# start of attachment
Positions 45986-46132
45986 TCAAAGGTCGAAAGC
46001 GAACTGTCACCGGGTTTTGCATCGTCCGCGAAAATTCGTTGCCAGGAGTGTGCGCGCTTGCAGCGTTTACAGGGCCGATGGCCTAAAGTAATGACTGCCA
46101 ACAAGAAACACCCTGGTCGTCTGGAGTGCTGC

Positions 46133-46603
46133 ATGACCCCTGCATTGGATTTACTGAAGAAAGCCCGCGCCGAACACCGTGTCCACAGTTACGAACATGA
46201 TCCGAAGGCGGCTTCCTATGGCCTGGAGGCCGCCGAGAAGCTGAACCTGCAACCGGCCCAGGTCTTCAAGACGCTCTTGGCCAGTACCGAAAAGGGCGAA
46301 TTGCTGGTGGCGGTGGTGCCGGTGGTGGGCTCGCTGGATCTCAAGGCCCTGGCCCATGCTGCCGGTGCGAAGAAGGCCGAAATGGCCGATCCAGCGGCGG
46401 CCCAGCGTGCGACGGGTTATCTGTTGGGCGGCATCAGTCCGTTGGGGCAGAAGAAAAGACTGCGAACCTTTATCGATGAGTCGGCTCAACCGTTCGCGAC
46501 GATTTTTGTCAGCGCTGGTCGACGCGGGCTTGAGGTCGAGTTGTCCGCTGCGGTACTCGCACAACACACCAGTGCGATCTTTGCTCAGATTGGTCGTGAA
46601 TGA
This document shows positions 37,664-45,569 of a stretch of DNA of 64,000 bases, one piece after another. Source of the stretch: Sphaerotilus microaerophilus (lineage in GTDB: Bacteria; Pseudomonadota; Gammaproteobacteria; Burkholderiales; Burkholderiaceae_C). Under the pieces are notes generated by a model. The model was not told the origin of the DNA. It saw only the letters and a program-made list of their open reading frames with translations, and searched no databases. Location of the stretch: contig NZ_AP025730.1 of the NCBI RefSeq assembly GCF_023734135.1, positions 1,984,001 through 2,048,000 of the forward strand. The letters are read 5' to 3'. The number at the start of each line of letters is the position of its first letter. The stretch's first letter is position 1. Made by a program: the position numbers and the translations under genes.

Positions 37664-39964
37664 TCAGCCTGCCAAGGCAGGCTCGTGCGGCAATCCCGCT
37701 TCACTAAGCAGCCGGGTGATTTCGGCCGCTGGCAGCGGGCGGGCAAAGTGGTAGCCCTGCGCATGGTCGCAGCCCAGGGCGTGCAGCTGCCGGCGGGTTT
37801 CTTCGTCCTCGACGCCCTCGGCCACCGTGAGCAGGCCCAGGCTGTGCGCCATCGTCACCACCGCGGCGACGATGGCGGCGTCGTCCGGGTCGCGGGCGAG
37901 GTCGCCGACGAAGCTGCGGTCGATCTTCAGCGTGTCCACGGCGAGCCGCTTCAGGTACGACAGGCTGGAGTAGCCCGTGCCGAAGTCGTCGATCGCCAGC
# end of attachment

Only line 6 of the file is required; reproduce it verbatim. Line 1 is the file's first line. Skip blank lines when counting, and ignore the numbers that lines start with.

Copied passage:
46133 ATGACCCCTGCATTGGATTTACTGAAGAAAGCCCGCGCCGAACACCGTGTCCACAGTTACGAACATGA